The Cambridge IBS Study

Effects of probiotics on the caecal and faecal microbiota of Irritable Bowel Syndrome patients receiving antibiotics: a pilot study

Aim

This study assessed the effect of Lab4 probiotic supplementation on the composition of the microbiota in IBS sufferers receiving antibiotic therapy.

Method

  • The study was carried out at Addenbrooke’s Hospital in Cambridge.
  • 12 IBS sufferers were divided into two groups:
    • Group 1 took a daily placebo from day 1 to day 14 and a combination of antibiotics (ampicillin and metronidazole) from day 8 to day 14.
    • Group 2 took a daily Lab4 probiotic capsule (25 billion) from day 1 to day 14 and a combination of antibiotics (ampicillin and metronidazole) from day 8 to day 14
  • For microbial analysis, the caecum biopsies (tissue) and lumen (inside space) samples were collected on day 0 (start) and day 14 (end of antibiotic therapy). Faecal samples were collected on day 0, 14 and 28 (14 days post antibiotic therapy).

The results

Caecal Biopsy and Caecal Lumen

  • Group 1 (placebo) – significant increases in the detection of yeasts and Candida albicans were recorded at day 14.
  • Group 1 (placebo) – decreases were recorded in the detection of bifidobacteria and lactobacilli at day 14.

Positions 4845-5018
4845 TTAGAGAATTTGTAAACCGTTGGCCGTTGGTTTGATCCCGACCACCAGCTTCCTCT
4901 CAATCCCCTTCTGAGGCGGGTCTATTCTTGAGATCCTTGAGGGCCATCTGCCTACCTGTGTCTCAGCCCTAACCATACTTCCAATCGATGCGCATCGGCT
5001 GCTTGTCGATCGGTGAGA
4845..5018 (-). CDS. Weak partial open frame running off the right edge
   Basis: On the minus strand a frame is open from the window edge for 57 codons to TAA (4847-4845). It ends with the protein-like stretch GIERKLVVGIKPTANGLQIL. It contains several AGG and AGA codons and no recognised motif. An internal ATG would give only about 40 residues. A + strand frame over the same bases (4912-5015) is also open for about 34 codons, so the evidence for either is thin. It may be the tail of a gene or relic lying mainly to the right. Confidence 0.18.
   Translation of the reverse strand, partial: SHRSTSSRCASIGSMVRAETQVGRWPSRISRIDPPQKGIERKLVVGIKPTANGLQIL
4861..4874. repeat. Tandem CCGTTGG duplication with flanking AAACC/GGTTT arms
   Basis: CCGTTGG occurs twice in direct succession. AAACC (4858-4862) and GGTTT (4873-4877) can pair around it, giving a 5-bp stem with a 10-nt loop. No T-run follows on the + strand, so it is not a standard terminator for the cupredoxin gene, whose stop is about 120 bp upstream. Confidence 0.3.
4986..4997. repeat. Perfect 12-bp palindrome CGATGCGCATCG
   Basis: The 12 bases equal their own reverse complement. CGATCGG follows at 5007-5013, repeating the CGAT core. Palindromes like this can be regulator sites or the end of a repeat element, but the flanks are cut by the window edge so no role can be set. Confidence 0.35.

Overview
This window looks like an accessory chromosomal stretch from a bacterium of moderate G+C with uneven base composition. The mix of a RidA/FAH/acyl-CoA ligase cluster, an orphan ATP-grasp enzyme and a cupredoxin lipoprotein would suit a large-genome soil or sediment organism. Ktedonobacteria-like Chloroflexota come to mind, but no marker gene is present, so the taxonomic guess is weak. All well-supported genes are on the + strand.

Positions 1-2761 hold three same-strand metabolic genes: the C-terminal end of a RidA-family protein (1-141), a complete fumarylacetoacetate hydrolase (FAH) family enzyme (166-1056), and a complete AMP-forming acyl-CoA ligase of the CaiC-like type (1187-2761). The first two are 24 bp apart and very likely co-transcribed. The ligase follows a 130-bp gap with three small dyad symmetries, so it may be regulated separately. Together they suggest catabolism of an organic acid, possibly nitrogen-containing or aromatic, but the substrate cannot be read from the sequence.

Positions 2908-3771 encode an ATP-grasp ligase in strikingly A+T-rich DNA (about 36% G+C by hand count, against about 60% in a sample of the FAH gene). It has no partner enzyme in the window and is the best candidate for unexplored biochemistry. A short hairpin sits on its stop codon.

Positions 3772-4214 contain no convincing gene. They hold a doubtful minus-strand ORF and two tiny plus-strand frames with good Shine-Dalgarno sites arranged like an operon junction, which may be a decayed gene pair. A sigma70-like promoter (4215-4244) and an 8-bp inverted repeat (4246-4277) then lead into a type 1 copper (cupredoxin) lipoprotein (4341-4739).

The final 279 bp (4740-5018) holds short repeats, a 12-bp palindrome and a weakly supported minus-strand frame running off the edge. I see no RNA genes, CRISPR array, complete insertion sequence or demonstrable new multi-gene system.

• Group 2 (Lab4 probiotics alongside antibiotics) – detection of yeasts was reduced at day 14 compared with Group 1.
Cambridge IBS Trial Caecal Biopsy
Cambridge IBS Trial Caecal Biopsy
Cambridge IBS Trial Caecal Lumen
Cambridge IBS Trial Caecal Lumen

Faeces:

  • Group 2 (Lab4 probiotics alongside antibiotics) – detection of yeasts was reduced at day 14 compared with Group 1.
  • Group 1 (placebo) – the percentage of IBS sufferers harbouring yeasts at day 28 (14 days after terminating antibiotic treatment) was higher than at day 0.
  • Group 2 (Lab4 probiotics alongside antibiotics) – yeasts were not detected in the faecal samples at day 28.
Cambridge IBS Study Faeces
Cambridge IBS Study Faeces

Conclusion

The supplementation of IBS sufferers with Lab4 probiotics prior to and alongside antibiotics may provide protection against overgrowth by yeasts.

Reference

Plummer S et al 2013.
Effects of probiotics on the caecal and faecal microbiota of Irritable Bowel Syndrome patients receiving antibiotics: a pilot study.
Short Communication. ENGIHR, Valencia, Spain, 18-20th September 2013, pg183-6

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